Eighty years of black and white read all over will be filed away for good – along with the hundreds of thousands of stories that the diocese has delivered to the Catholic faithful to bolster their faith, inform their minds and consciences, while at the same time touching their hearts with the human tragedy and uplifting their spirits with the human comedy.

It is a bittersweet time for this newsman – and yet, I take solace in knowing I’ve executed my duties with aplomb and due diligence, faithful and obedient to the Magisterium of the Church which Jesus Christ our Savior founded, and in full confidence that Christ remains king of hearts, minds, countries and the universe…

In my office here at the Holy Crosse Diocesan Center, tacked to the bulletin board above my desk is a collection of handy phone numbers, schedules, calendars and dates to remember. I also have hanging there in large 26 point old timey typewriter font a copy of Peter Maurin’s “Easy Essays.” A founding member of the Catholic Worker and journalist, Maurin is best known for his work with Dorothy Day in establishing a Catholic alternative to the communist and socialist secular materialism which plagued (and to a large extent still plagues) the modern world.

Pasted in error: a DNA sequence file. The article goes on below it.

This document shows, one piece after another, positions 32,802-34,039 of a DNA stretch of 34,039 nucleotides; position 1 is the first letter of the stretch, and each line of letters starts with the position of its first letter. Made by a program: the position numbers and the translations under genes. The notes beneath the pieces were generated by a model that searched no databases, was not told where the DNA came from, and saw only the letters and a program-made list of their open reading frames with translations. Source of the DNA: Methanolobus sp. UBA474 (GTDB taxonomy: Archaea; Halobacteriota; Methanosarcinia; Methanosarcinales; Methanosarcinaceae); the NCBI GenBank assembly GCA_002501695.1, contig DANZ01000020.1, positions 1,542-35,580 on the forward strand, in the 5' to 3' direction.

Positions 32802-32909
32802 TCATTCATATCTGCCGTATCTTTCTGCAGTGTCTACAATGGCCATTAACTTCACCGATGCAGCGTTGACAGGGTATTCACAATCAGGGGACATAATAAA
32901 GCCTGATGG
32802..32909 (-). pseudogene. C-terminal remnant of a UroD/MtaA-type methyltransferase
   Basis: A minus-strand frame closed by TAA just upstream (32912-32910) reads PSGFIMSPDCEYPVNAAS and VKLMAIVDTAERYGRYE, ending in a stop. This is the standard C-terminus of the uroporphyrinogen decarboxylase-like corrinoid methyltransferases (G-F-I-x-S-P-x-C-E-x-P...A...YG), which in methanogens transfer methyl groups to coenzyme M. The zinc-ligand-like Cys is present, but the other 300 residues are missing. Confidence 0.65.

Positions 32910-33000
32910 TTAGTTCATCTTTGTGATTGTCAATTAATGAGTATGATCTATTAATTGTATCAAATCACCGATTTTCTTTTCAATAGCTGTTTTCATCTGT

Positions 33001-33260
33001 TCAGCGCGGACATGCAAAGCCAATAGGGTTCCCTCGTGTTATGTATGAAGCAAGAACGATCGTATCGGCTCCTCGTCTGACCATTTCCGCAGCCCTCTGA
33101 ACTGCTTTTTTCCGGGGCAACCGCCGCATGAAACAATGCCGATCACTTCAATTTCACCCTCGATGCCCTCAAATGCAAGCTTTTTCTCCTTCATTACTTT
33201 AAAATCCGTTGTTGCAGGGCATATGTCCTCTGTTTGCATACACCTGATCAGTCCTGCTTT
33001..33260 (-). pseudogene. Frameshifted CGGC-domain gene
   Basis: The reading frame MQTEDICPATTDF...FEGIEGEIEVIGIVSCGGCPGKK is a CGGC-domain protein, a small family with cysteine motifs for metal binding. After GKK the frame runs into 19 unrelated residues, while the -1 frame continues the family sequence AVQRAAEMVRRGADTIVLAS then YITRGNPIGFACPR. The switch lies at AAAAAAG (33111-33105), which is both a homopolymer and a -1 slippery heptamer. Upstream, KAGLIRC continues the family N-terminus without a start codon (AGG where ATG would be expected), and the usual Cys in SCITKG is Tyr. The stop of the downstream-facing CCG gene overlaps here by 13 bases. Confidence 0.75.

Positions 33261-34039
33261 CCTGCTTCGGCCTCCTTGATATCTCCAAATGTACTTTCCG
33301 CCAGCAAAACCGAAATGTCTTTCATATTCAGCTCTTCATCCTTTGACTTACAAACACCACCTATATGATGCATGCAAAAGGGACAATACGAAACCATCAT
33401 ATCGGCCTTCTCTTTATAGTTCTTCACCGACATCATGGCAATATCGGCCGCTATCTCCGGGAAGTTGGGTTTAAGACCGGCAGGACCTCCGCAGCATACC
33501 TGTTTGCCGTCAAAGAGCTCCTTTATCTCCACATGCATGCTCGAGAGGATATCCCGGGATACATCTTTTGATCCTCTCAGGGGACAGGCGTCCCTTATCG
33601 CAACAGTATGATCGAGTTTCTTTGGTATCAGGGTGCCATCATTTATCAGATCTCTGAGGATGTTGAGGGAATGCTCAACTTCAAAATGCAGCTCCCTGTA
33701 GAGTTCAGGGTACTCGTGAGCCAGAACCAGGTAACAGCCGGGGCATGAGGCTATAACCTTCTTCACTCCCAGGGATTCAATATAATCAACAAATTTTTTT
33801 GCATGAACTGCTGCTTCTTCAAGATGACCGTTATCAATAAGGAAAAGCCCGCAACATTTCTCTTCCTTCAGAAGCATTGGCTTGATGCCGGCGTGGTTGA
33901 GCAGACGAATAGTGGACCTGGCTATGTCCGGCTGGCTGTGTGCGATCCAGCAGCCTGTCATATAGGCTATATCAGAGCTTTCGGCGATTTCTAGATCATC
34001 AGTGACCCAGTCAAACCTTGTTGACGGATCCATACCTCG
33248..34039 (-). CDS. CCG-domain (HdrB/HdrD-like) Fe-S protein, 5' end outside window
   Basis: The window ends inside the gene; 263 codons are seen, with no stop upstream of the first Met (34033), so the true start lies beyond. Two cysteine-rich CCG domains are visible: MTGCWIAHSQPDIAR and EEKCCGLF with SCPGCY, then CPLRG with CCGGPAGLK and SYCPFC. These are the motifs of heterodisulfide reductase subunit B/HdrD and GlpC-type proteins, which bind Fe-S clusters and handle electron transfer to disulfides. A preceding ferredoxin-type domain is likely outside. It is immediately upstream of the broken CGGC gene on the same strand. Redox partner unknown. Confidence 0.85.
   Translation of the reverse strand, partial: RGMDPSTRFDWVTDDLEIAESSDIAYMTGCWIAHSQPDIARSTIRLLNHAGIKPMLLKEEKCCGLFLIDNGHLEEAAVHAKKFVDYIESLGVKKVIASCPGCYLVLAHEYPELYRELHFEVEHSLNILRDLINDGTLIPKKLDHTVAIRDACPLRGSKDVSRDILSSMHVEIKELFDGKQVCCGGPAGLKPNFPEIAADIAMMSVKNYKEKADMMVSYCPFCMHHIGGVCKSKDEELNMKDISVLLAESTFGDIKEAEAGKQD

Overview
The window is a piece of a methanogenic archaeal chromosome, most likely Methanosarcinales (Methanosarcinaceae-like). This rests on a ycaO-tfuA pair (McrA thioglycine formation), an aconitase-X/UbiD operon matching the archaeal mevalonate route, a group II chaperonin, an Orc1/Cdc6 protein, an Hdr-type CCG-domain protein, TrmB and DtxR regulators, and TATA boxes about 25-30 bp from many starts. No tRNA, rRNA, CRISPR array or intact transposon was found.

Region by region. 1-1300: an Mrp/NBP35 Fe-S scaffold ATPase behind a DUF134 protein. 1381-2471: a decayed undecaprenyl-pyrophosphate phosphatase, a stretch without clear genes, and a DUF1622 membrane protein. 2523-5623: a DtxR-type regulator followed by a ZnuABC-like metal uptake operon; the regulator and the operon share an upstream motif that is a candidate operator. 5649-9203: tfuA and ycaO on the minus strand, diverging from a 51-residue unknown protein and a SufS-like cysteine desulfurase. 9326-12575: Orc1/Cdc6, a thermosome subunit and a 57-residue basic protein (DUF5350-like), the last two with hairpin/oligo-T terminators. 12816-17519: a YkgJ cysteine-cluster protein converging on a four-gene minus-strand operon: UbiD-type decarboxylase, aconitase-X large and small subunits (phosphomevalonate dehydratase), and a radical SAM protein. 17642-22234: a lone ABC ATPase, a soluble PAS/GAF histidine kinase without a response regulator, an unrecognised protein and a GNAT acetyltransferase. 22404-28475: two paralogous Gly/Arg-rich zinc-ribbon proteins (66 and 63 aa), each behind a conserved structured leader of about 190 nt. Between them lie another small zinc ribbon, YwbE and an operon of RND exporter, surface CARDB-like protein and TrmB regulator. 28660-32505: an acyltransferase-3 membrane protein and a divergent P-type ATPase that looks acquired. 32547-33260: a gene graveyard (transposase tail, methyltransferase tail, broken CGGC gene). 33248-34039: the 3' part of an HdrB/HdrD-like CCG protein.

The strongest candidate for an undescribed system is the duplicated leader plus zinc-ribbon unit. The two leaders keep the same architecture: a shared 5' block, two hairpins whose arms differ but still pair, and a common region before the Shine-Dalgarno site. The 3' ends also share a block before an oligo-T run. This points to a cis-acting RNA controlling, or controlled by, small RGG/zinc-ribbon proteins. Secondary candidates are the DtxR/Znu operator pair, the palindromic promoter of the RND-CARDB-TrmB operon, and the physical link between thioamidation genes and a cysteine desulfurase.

Maurin’s “Easy Essays” were a series of free-verse poems which Maurin penned as a way to effectively cut to the chase when it came to providing the reader a concise analysis of the day’s issues from a Catholic standpoint. As Dorothy Day herself once said, “Peter [Maurin] was a revelation to me.”  So too the essay “Prostitution of the Press” was an epiphany for this freshman journalist. It is a sharp and concise definition of the need for and ideals of the Catholic press, one which served me well as a sort of verbal “vade mecum” in my travels around the diocese.

I’ve had an excellent formation as a Catholic journalist from the editors I’ve served, including Thomas Szyszkiewicz, Dan Rossini, Stan Gould and Denis Downey, and the tremendous models for journalism I found in the many writers I had the privilege to work with, especially former senior writer Patrick Slattery, and former staff writers Justin Dziowgo and Franz Klein.